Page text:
DHHS Collaborates With PREVENTION 99
This years main Partnerships for Networked Consumer Health Information program is being hosted by the PREVENTION 99 conference on March 18-21. PREVENTION 99 will focus on establishing priorities critical to meeting future health care and health education challenges, and will take place at the Crystal Gateway Marriott Hotel in Arlington, Virginia located at 1700 Jefferson Davis Highway, at Eads Street. Assistant Secretary for Health and Surgeon General David Satcher will be giving the keynote address on Thursday, March 18, at 5:30 p.m. And, enhancements to healthfinder® <www.healthfinder.gov>, the government gateway Web site for health information, will be announced.
Partnerships, sponsored by the US Department of Health and Human Services, will be presenting a plenary session and the TECHNOLOGY GAMES at PREVENTION 99. Now in their fifth year, the annual Partnerships events are a premier forum for bringing vision and direction to the developments created by the explosion of consumer health web sites and other sophisticated interactive online programs. Partnerships host, PREVENTION 99, is the 16th national meeting of the American College of Preventive Medicine and Association of Teachers of Preventive Medicine and is expected to draw 1,000 preventive medicine professionals.
The Partnerships plenary session "Moving Public Health into the Information Technology Century," will be presented on Saturday, March 20, from 9:00 to 10:30 a.m. in the Ballroom, by Mary Jo Deering, PhD. Deering is the Partnerships Chair and also serves as the Director of Health Communication and Telehealth at the U.S. Department of Health and Human Services. This session will focus on the unprecedented opportunities for improved prevention and public health in an era of greatly expanding information technology (IT). Fueling the power of IT is the expansion of managed care, the continuing development of computer-based patient records, the increasing cost-effectiveness of computer technology, and the rapid growth of online consumer/patient and health provider applications.
"However," according to Deering, who is available for interview, "much remains to be done to fully harness the power of IT to facilitate linkages between public health and clinical care. While these needs are widely recognized, and some systems have been developed, many of the potential benefits of IT remain elusive or are unevenly distributed."
"Moving Public Health into the Information Technology Century," will address both the causes and possible cures for this challenging situation. A vision of effective, integrated IT use in public health and clinical care will be presented, showing applications for existing technologies. Three key obstacles to implementation of this vision -- education, confidentiality, and organizational resistance -- will be reviewed with solutions proposed. Other speakers at this session include:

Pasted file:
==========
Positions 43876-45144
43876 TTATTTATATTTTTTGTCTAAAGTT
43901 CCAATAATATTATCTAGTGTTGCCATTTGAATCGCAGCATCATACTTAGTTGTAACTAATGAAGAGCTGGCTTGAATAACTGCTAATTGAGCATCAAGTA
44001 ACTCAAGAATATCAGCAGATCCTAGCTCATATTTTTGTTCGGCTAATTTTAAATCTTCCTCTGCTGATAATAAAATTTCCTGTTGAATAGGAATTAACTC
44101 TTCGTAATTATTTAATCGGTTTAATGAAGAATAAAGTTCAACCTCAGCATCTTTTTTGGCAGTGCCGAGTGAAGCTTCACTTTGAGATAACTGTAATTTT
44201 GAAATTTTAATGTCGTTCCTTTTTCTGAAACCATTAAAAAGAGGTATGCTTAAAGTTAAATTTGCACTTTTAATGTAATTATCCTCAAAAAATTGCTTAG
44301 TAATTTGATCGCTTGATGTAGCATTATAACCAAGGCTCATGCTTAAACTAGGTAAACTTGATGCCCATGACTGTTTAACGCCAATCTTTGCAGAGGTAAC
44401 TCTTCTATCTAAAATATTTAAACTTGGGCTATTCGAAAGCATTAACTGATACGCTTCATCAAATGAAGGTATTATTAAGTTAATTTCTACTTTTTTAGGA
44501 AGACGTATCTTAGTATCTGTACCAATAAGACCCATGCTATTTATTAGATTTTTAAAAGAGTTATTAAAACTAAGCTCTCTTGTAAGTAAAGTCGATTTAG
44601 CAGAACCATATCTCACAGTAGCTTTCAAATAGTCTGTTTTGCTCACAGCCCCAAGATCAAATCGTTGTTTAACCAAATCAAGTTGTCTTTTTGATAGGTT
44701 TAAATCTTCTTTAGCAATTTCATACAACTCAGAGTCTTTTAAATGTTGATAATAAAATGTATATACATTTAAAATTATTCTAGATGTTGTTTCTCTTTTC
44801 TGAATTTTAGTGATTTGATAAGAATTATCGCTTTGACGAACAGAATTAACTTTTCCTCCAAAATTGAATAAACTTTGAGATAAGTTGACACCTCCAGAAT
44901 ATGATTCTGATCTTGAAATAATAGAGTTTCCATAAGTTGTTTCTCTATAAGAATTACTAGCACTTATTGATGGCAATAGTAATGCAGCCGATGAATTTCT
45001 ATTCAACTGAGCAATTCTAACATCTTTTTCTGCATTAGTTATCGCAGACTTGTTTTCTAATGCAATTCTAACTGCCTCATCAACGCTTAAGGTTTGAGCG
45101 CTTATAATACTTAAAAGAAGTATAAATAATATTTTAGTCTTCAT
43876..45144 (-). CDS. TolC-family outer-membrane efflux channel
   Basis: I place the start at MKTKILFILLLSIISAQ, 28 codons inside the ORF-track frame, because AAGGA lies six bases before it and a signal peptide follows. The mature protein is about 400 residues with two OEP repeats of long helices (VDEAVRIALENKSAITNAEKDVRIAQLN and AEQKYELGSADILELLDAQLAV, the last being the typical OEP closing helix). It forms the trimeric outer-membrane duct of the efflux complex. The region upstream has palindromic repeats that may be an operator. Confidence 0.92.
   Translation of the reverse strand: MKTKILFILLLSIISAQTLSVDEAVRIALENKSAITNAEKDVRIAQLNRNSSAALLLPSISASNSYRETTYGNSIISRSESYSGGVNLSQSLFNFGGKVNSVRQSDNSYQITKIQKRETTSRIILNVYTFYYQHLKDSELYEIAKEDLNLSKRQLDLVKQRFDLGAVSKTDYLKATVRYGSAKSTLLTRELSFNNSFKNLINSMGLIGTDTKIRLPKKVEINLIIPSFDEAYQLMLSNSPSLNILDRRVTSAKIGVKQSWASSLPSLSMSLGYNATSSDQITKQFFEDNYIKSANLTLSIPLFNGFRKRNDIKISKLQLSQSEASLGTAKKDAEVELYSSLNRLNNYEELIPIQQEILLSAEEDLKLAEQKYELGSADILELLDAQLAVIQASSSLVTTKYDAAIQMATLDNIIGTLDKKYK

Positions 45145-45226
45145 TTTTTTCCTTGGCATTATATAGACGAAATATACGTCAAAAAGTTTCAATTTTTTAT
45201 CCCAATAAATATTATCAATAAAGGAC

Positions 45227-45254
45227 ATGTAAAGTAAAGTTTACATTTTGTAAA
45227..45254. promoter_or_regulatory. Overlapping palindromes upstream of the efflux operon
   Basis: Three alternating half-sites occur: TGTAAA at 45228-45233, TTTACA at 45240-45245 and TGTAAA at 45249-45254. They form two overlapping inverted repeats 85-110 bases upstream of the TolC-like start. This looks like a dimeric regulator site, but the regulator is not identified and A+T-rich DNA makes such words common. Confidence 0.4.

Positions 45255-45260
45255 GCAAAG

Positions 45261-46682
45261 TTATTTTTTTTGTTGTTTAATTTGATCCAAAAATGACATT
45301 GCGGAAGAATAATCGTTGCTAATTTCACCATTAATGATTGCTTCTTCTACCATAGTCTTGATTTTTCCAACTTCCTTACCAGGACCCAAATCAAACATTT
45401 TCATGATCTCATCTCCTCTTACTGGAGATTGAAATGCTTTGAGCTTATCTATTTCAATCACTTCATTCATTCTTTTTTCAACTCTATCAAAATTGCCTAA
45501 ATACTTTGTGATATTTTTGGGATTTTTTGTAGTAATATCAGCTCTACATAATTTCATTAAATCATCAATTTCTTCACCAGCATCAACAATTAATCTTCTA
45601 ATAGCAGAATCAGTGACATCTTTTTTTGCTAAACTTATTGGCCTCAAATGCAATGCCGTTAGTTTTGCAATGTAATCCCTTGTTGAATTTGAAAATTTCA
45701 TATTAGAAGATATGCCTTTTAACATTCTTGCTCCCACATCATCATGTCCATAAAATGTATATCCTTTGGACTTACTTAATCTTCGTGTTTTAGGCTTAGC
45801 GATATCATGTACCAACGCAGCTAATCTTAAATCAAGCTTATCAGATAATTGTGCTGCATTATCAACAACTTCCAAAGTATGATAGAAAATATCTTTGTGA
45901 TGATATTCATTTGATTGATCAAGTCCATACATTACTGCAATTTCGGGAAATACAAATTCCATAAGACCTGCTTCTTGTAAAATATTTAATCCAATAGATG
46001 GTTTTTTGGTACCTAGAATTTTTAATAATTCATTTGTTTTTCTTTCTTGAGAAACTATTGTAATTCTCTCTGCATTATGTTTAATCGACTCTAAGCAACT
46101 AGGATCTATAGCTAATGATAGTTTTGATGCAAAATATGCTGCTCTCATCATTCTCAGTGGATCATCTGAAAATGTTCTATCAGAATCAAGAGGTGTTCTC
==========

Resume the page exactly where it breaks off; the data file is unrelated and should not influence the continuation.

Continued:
The TECHNOLOGY GAMES, taking place Thursday, March 18 from 6:30pm until Saturday, March 20 at 10:45 a.m. in the Exhibit Hall, bring together innovative health Web sites and interactive non-network applications, particularly those that relate to preventive medicine and public health, and are mainly oriented to consumers and patients. Attendees will be able to participate in hands-on demonstrations in an atmosphere of a friendly, informal competition. This exciting event is designed to encourage development of high-quality applications while being both entertaining and educational. Awards will be presented to the developers and vendors on Saturday morning during a 7:30 8:30 a.m. continental breakfast in the Exhibit Hall, including prizes based on the popular vote of meeting participants.
PREVENTION 99: Scientific, Political and Social Priorities for the 21st Century will focus on information technology and eliminating disparities in health, two current hot topics in preventive medicine and public health. Attendees will include preventive medicine professionals with diverse backgrounds in academia, clinical settings, industry, the military, managed care, and federal, state, and local agencies. Health professionals and policymakers interested in prevention initiatives in primary care, family medicine, and public health will especially want to attend the Surgeon Generals keynote address, as well as the Partnerships plenary session and the TECHNOLOGY GAMES.
Partnerships 99 is sponsored by the U.S. Department of Health and Human Services: Office of Disease Prevention and Health Promotion, convenor; Agency for Health Care Policy and Research, Health Care Financing Administration, Health Resources and Services Administration, and Office of the Assistant Secretary for Planning and Evaluation. The Annenberg School for Communication and the Annenberg Public Policy Center of the University of Pennsylvania, under Dean Kathleen Hall Jamieson, are sponsors of the Partnerships TECHNOLOGY GAMES.
Those interested in more information about Partnerships 99 can go to the Web site at http://odphp.osophs.dhhs.gov/confrnce/partnr99/; or e-mail the TECHNOLOGY GAMES at <firstname.lastname@example.org>. To register for PREVENTION 99 go to <http://www.prevention-meeting.org/exhibitor/games.htm>; the discounted registration deadline is February 16.
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